Govt sticks to 10-million jab pledge

Govt sticks to 10-million jab pledge

Health chief plugs mixed dose plan

Senior citizens wait for their turn to be vaccinated at Bang Sue Grand Station on Sunday. (Photo: Wichan Charoenkiatpakul)
Senior citizens wait for their turn to be vaccinated at Bang Sue Grand Station on Sunday. (Photo: Wichan Charoenkiatpakul)

The Department of Disease Control insists it has ample supplies to administer 10 million doses a month of AstraZeneca and Sinovac to those living in Bangkok and surrounding provinces.

Opas Karnkawinpong, director-general of the Department of Disease Control, said the government will increase the pace at which it is vaccinating people living in in high-infection areas after having almost completed its initial target of immunising healthcare officers.

Next to receive their shots will be those suffering from chronic health complaints, which are estimated to have a 70% higher chance of dying from infection than healthy individuals.

Next on the list of priorities will be Bangkok, its neighbours and other areas with high infection rates.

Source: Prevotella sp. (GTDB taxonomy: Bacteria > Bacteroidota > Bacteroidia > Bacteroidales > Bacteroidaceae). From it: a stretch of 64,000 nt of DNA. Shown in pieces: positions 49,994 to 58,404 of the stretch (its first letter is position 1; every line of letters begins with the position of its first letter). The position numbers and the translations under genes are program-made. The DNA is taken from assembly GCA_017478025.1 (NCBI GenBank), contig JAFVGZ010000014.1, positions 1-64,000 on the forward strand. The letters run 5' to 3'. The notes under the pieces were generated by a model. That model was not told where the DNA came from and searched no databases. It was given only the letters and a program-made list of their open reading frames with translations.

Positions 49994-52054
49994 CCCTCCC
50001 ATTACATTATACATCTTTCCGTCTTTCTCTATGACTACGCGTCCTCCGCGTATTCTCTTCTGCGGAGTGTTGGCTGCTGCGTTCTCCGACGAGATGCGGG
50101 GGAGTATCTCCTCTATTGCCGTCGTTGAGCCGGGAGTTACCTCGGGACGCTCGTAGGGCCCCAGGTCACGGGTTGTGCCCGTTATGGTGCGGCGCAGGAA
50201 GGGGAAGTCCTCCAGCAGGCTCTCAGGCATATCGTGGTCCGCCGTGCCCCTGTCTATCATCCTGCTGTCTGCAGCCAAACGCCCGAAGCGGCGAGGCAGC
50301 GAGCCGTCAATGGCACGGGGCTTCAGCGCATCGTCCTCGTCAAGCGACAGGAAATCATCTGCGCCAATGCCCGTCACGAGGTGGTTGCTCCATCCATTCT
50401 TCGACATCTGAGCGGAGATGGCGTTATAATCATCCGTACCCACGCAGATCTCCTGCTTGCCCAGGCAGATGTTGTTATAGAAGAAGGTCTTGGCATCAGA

When asked how much AstraZeneca formula it has available, Dr Opas said the government was looking at other brands with a strong reputation and had recently placed an order with Pfizer.

As to the question of whether more Sinovac vaccine will be ordered, he said the cabinet agreed there was evidence that Sinovac can help lessen critical symptoms.

Sinovac has come under fire recently after evidence emerged of people having received both doses but still falling ill with the virus.

Dr Opas also told a media briefing yesterday that the use of a mix of vaccines may help to boost immunity against emerging strains of the virus.

He said immunity could be achieved two weeks after taking mixed doses for a month and added the government hopes cross-vaccination will help it maximise its current resources and administer five million doses of Sinovac and six million doses of AstraZeneca a month.

The government has come under pressure after reports emerged of people who had received the full course of Sinovac treatment becoming infected with Covid-19.

Meanwhile, a recent poll by Suan Dusit Rajabhat University showed that most people think the Covid-19 situation is extremely serious and will take at least two years to abate.

The poll was conducted online among 1,702 people nationwide during July 5-15, as the numbers of infections and deaths were rising but vaccinations were proceeding slowly.

Concerning the seriousness of the Covid-19 situation, 60.9% thought it was extremely serious, 24.1% very serious and 14.95% fairly serious.

Of the respondents, 36.7% thought it would take more than two years for the country to recover; 25.9% said two years; 27.6% said one year; and 9.7% thought six months.

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